(2) Take a social media break if you need to. There is no shame in removing your social media apps from your phone or de-activating your accounts altogether.  Sometimes the best thing you can do is a self-imposed fast from the barrage of what seems to be going on without you. This can be temporary or permanent (and also very freeing). I tend to do this at least twice a year.

(3) Hunt the good stuff. You can’t live happily in military life (or any life) if you are always wanting and wishing for something else, something you don’t have. Look around at what you DO have, WHO you do have, this is where you will realize the blessings of the present instead of pining for what was or what could be.

Today, I am preaching this message to myself. I have been in a recent funk where my B.A.H. Syndrome has flared up. Instead of letting it run rampant and invade my mind, I’m squelching it pronto! I’m choosing to focus on the uniqueness of my life, limiting my exposure to social-screen time, and counting my many, many blessings.

3 thoughts on “B.A.H. Syndrome

  1. Judy Griffis says:

    So very well said, Claire!! THANK YOU!!
    Your words are inspiring and so true, not only for military life, but life in general too! Thank you for reminding us of what our true priorities should be. Love you guys!


  2. GingerG says:

    I love the re-purposed acronym! I’ll be saving this to reference the next time my BAH symptoms flare up. Thanks for the helpful and wise perspective!


  3. Rachel Oleksik says:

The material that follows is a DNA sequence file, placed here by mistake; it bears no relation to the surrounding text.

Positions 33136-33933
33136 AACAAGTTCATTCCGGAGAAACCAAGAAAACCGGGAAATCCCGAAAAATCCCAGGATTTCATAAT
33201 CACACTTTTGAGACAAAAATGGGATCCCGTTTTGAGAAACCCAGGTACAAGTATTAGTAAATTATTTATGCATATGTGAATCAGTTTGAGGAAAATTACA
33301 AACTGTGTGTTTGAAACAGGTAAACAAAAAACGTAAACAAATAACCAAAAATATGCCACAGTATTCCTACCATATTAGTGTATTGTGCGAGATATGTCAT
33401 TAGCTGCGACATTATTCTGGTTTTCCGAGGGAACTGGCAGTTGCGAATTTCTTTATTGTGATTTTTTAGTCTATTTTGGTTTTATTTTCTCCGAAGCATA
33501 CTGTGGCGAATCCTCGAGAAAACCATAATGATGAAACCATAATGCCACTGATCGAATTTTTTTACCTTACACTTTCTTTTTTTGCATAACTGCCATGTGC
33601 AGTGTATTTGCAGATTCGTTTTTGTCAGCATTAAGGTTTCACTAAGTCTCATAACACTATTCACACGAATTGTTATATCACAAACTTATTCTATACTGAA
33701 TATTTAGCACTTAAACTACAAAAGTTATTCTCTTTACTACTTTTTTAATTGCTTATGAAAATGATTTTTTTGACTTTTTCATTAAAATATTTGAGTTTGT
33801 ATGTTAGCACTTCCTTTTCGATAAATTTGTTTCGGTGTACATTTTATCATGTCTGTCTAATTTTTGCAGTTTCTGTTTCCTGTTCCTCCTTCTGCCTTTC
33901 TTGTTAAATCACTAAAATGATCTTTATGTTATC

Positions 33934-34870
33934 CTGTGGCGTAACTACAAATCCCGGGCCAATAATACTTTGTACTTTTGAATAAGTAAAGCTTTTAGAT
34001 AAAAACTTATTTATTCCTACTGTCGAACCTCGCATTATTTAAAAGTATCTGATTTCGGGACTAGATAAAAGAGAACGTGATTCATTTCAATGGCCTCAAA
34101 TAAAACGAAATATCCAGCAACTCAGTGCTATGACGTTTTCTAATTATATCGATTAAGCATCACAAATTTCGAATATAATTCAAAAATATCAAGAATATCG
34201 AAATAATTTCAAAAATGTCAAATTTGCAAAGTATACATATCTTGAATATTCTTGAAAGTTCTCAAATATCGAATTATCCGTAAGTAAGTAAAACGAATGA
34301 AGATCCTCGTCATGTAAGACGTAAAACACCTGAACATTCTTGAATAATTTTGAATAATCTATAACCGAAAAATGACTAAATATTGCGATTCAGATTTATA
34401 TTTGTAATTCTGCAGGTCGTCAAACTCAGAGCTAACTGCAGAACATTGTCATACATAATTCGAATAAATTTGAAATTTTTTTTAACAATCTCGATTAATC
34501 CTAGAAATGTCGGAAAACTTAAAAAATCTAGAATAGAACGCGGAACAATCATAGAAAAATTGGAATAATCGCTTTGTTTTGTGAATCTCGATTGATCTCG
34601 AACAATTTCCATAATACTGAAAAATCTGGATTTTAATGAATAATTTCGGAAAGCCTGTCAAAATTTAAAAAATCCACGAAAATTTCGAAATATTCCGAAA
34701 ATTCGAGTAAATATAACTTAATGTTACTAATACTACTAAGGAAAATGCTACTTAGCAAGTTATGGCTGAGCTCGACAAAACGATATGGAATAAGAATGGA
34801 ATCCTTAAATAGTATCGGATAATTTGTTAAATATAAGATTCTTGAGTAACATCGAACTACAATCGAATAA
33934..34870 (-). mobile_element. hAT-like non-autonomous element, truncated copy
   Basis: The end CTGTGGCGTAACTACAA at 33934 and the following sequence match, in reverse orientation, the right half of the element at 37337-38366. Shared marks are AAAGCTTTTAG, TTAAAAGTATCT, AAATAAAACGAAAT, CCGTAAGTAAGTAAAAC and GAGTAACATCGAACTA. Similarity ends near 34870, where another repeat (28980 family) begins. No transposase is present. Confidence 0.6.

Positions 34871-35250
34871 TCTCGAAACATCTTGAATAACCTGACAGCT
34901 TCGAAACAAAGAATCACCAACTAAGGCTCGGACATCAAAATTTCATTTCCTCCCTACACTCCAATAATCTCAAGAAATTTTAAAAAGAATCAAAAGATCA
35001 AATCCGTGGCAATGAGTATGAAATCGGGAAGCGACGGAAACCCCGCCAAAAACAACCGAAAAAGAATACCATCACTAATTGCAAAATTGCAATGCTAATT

Sweet Claire… I can so relate to this, even if I am at home… We are going through a phase that we question true friendship. I don’t remember a lot from elementary school but info remember that is where our (yours & my) friendship began. Riley is in 5th grade and often a asks me, “who was my best friend in 5th grade”. Well, I have to tell her that I do not remember “one” best friends but 2 or 3 people that I consider true friends. My meaning being, friends for the long haul. I may not talk to those people daily, monthly or yearly but I still consider them my friends even if we were only close for a season of life. Social media is a “little devil” in that you can feel all of the emotions you listed above. I get so caught up sometimes in what I am missing instead of relishing in what I have at the moment… I am scared for my girls and the friendship they have made or not made because of choices we have let them make in commitments to time consuming activities that sometimes take away from other friends… I feel that through the years even though I was committed to softball, our friendship was still strong and one I was always confident in! I only hope that Riley, Mae, Kate, & Rory can build those friendships and look back when they are almost 40 and be confident in those friendships. That is how I view ours! I try to keep up on social media with those I don’t see or talk to in a regular basis and that is still hard to do without feeling like an inadequate friend… I have thought about you so often lately. With your uncles passing. (I saw a lady from my church post about how beautiful the speech from his niece was and I knew immediately she was speaking of you! ) and I saw your sweet mom at BSF last week. I am finally making the commitment to this study time… But for some reason, I guess BC Riley is asking these questions about my childhood friends, I have thought about one of the times I spent the night with you. We had been at your church gym playing and were driving home and we crossed the train tracks on Thrasher Pike. Your dad stopped the car on the tracks and tried to scare us with some legend of a ghost train engineer.?! I drive over these tracks some 3-4 times a day… But for the last few days I have laughed as I drive over and thought of that time and the friendship (life long) that we have had and I feel still have even if you are away from home… I Love You Claire and always cherish our friendship!!! I hope you do not feel you are missing something but can relish the season, place you are at…